Diagnosis: Moderately small species (WL major 1.18–1.44 mm, WL minor 0.79–0.97 mm), minor workers with relatively long scapes and legs (SI minor 120–149, FI minor 134–170) and major workers with moderately long legs (FI major 73–89), both with a well-developed promesonotal process. Major with frontal carinae and antennal scrobe reaching posterior quarter of head, face with longitudinal rugae often very oblique posteriorly, curved toward posterolateral lobes, eyes moderately large (EI 13–16), submedian hypostomal teeth small, median process reduced and often very shallow, promesonotal process prominent and well developed, in profile metanotal groove shallow and dorsal propodeum usually level, postpetiole in dorsal view trapezoidal, often with rounded lateral corners, but sometimes with acute lateral dents, postpetiole between 1.9 and 2.5 times wider than petiole, postpetiolar ventral process reduced and very shallow. Minor head oval, posteriorly rounded, scapes and legs relatively long (SI 120–149, FI 134–170), with decumbent to subdecumbent pilosity, eyes relatively large (EI 25– 30), metanotal groove not or barely impressed in profile.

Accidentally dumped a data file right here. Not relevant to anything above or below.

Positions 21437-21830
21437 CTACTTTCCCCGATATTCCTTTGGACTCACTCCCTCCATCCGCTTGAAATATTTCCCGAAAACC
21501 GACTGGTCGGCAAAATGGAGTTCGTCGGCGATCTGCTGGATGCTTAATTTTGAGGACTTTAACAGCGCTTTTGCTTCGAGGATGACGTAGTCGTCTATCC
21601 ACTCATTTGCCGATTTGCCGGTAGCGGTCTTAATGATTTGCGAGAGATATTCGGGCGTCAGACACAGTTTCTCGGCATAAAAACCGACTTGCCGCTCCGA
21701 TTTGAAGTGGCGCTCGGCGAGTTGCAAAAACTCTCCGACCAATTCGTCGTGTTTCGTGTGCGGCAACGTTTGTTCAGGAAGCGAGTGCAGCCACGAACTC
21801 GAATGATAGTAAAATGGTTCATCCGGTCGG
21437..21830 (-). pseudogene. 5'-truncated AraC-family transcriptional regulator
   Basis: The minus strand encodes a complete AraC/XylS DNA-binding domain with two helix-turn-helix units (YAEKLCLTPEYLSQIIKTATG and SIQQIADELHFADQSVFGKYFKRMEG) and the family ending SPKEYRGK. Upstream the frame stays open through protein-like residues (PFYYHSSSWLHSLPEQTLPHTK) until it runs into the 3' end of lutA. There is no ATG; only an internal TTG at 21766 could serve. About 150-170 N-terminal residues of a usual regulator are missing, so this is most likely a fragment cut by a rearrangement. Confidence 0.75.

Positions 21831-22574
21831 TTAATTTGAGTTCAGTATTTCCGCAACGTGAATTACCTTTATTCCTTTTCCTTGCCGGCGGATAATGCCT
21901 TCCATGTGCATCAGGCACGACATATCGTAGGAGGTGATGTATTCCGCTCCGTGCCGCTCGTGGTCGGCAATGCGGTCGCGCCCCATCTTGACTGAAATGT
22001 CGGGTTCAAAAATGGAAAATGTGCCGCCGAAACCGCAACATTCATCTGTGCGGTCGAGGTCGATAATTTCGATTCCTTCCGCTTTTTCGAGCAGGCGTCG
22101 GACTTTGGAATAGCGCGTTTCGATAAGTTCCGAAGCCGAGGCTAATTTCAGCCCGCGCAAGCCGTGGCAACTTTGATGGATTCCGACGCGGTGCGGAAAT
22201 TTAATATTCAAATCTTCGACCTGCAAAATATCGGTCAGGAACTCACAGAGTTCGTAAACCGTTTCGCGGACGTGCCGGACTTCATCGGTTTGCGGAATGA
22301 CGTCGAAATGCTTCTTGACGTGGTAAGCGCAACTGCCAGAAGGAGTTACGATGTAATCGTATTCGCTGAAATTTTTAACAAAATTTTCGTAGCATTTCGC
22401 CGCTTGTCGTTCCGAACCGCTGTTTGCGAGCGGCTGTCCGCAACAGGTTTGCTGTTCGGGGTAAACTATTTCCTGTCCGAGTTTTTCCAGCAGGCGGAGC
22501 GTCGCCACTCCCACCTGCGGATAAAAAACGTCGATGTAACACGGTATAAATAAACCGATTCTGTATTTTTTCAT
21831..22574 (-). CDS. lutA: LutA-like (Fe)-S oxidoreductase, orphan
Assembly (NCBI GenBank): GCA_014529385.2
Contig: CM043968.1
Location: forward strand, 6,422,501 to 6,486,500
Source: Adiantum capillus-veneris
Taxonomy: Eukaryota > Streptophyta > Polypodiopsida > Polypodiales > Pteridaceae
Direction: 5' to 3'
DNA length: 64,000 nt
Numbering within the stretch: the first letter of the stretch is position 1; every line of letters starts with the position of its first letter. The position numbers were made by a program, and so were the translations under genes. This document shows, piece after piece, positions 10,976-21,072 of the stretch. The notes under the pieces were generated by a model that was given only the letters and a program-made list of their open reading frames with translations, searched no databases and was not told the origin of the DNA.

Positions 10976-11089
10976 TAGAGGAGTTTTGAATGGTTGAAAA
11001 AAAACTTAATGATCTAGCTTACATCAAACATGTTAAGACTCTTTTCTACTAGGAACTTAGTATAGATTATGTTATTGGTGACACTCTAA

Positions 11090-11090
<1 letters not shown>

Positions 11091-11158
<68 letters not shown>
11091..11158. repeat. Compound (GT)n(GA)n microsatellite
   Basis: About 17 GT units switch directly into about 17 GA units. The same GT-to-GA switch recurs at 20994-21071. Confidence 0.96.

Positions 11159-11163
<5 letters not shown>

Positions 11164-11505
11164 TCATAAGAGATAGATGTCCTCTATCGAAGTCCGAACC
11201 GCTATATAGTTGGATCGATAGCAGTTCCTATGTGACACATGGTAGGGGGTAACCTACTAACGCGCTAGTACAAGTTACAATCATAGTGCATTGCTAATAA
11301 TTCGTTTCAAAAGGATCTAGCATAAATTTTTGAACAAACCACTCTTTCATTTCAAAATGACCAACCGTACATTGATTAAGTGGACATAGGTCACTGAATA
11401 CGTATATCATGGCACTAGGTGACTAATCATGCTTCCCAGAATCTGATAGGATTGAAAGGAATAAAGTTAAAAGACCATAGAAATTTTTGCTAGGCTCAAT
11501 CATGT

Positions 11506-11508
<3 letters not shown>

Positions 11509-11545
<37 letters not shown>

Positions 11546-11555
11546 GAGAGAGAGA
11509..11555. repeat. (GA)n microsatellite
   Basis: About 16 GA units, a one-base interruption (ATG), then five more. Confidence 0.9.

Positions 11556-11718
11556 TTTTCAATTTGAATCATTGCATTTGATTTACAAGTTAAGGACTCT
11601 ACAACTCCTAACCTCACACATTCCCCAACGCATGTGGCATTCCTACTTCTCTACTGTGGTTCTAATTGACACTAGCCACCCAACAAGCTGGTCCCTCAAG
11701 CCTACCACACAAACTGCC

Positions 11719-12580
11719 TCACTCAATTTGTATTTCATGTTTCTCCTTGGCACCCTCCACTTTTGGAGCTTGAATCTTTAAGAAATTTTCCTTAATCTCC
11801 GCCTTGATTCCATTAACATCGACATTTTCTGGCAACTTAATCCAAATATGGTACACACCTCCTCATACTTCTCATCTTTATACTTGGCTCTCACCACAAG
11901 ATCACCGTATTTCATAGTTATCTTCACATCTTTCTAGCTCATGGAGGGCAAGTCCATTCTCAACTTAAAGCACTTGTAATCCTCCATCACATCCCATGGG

Description of major workers: Measurements (n=14): HW 1.22–1.67 (1.47), HL 1.31–1.71 (1.51), SL 0.73– 0.84 (0.80), MDL 0.70–0.91 (0.82), EL 0.20–0.23 (0.22), WL 1.18–1.44 (1.28), PNH 0.43–0.66 (0.55), PNW 0.61–0.80 (0.70), MNH 0.76–0.99 (0.86), PDH 0.39–0.56 (0.45), PTL 0.36–0.45 (0.42), PPL 0.20–0.28 (0.25), PTH 0.24–0.30 (0.26), PPH 0.22–0.26 (0.24), PTW 0.16–0.22 (0.20), PPW 0.35–0.48 (0.42), PSL 0.17–0.24 (0.20), MFL 1.08–1.28 (1.18), MTL 0.66–0.95 (0.87), CI 93–101 (98), SI 49–62 (55), MDI 52–60 (56), EI 13–17 (15), FI 73–89 (80), PSLI 11–16 (14), LPpI 87–123 (104), DPpI 146–235 (172), PpWI 190–247 (213), PpLI 51–67 (59), PpHI 83–108 (90).